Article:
Battle of Bunker Hill

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Battle of Bunker Hill - By an Exfrefs ivlicb arrived here on Saturday...
By an Exfrefs ivlicb arrived here on Saturday evening we have the following account cf the battle at Charlrfown, C7i Saturday the jSj of June, in?. O N Friday night, the 17th inft. fifteen hundred - of the Provincials went to Bunker's Hill, in order to intrench there, and continued intrenching till Saturday, 10 o'clock, when two thoufand Regulars marched out of Bofton, landed in Charles - town, and plundering it of all its valuable effects, fet fire toi it in ten different places at once j then diriding their army, part of it marched up in the front of the provincial intrench merit and bepan to attack the Provincials at long (hot; the ether part of their army marched nund the town of Charles - town under cover of the fmoke occasioned by the fire of the town. The Provincial centrits discovered theRegulars marching upon tin ir left wing. Upon notice of this given by the centry to tlie Connecticut foices polled on that winr, Capt. NcJtcn, of Afliford, with 400 of faid forces immediately repaired to, and pu led up, a poit and rail fenc. - , and carrying tlie polls and rails to another fence, put tl.em together for a bread - work. Capt. Nolton gave orders to the men not to fire until the enemy were got within fit tten rods, and then not till tlie word was given. At the word's being given the enemy fell lurprifigly j it was thought by fptcta - tors who flood at a diflance that our men did great execution. The action continued about two hours, when the Regulars on the right wincj were put into confufi - cn and gave way ; the Connecticut troops clofely purfueu them, and were on the point of pufhing their bayonets, when orders were received from General Pomeroy, for thofe who had been in action for two hours to fall back, and their places to be fupplied by fiefh troops. Thefe orders being mif - taken for a direction to retreat, our troops on the right wing began a general retreat, wVdch was handed to the left, the principal place of action, where Captains Nolton, Chefter Clark and Putnam, had forced the enemy to give way, and were before them fcr fome confiderable dillance, and being warmly purfuing the enemy, were, with difficulty perfuaded to retire j but the right wing, by mistaking the orders, havirg already retreated, the left, to avoid being encircled, were obliged to retreat alio with the main body. They retreated - with precipitation acrofs the caufeway toWiuter's JUill, in which they weie expofed to the fire of tlie enemy from their lhipping and floating batteries - We. iuflained our principal.lofs in palling the caufc - way. The. enemy purfutd our troops to Winter's Hill, where ths Provincials being reinforced by General Putnam, renewed the battle with great Ipirit, repulled trie enemy with great fhughter, and purfued them till ihey got undercover of their cannon from the (hipping. When the enemy returned to Bunker's Hill, and the Provincials to Winter's Hill j where, after entrenching and erecting batteries, they on Monday began to fire upon the Regulars on Bunker's Hiil, and on the fhips and floating batteries in the harbour, when the Exprefs came away. .The number of Provincials killed is between 40 and 70 ; 140 are wounded. Of the Connecticut troops, 16 were killed: No offictr among them was either killed or wounded, excepting Lieutenant Grolvenor, who was wounded in the hand. A Colonel, or Lieutenant Colonel of tlie New - Hampfhire forces, is among the deid. It is a f j faid that Dr. Warren is undoubtedly among the fl iin. The Provincials loft three iron fix pounders, fome intrenching tools, and a few knapfacks. The number of Regulars which firlt attacked the Provincials on Bunker's Hill was not lefs th3n 2000. The number of the Provincials was only 1500, who it is fuppofed would foon have gained a compieat viftory had it not been for the unhappy miltake already mentioned. The Regulars were afterwards reinforced with a thoufand men. It is uncertain how great a number of Regulars were killed or wounded, but it was fuppofed by fpecta - tors who faw the whole action, that there could not be lefs than 4 or too killed. Mr. Gatdner, wl got out of Bofton on Sunday evening, fays, that there were 500 wounded men brought into that place the morning before he came out. This account was taken from Capt Elijah Hide, of Lebanon, who was a fpectator on Winters Hill, during the whole action,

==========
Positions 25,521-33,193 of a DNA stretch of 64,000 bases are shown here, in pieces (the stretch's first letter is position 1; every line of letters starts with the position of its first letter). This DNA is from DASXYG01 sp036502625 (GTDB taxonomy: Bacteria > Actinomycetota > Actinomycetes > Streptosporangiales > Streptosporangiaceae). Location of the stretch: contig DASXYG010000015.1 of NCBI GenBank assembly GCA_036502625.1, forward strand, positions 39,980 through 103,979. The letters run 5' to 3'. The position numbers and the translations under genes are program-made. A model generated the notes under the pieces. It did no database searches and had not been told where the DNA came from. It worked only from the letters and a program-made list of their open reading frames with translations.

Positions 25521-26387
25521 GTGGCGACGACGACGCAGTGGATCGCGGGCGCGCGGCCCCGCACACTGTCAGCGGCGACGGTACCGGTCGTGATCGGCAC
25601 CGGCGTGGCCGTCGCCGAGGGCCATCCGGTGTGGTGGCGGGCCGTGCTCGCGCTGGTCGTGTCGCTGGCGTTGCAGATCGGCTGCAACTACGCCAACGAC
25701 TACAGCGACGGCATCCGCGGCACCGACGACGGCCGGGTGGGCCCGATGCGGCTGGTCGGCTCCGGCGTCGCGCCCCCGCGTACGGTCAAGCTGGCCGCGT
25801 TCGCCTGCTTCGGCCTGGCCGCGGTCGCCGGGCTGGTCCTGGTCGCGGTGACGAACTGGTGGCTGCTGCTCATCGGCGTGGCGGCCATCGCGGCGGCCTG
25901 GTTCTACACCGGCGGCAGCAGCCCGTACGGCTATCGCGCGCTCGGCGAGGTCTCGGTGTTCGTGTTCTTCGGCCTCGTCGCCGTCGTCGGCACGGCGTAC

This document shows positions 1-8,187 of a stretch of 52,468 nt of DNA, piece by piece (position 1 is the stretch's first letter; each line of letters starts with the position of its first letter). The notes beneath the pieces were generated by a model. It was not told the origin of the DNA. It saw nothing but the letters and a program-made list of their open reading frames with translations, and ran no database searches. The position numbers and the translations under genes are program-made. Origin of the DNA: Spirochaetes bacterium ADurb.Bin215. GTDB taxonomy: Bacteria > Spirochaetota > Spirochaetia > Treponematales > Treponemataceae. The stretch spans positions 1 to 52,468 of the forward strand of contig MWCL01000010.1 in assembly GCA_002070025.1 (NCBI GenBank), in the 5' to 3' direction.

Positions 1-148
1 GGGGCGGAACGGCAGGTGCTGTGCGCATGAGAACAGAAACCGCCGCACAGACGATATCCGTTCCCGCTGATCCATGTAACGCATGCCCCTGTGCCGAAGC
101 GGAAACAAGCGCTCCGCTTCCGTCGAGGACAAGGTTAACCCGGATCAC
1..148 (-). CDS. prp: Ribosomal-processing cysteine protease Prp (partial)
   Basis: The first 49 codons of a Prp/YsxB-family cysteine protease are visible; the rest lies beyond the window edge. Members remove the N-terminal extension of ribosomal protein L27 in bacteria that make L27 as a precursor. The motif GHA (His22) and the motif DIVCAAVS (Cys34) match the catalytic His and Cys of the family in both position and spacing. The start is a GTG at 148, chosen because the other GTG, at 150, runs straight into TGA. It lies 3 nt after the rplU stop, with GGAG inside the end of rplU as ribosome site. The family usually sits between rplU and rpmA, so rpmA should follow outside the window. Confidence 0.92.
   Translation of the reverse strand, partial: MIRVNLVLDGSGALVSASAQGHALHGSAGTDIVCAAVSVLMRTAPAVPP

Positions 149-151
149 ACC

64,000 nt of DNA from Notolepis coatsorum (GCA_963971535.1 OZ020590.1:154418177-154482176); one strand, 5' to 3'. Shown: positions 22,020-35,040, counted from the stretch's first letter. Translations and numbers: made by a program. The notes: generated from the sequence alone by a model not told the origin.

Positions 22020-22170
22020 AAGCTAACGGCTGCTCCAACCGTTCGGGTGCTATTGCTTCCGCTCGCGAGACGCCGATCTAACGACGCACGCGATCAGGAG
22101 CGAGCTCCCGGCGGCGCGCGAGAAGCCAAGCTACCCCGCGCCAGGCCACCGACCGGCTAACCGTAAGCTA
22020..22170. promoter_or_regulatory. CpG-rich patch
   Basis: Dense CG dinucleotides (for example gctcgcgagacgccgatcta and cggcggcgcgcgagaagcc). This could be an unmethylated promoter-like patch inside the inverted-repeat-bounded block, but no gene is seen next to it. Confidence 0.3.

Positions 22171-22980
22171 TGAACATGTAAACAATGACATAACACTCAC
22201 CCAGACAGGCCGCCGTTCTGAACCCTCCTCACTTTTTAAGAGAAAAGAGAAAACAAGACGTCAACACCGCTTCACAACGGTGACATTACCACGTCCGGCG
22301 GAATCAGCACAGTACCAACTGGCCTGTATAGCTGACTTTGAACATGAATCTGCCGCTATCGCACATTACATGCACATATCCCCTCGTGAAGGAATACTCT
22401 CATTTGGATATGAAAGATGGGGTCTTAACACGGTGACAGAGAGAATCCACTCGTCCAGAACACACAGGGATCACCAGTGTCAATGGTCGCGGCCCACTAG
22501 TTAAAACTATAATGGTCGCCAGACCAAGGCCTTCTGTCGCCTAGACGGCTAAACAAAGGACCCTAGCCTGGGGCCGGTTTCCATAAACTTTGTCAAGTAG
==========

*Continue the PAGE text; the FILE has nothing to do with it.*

Clipped from
  1. The Pennsylvania Packet,
  2. 26 Jun 1775, Mon,
  3. Page 3

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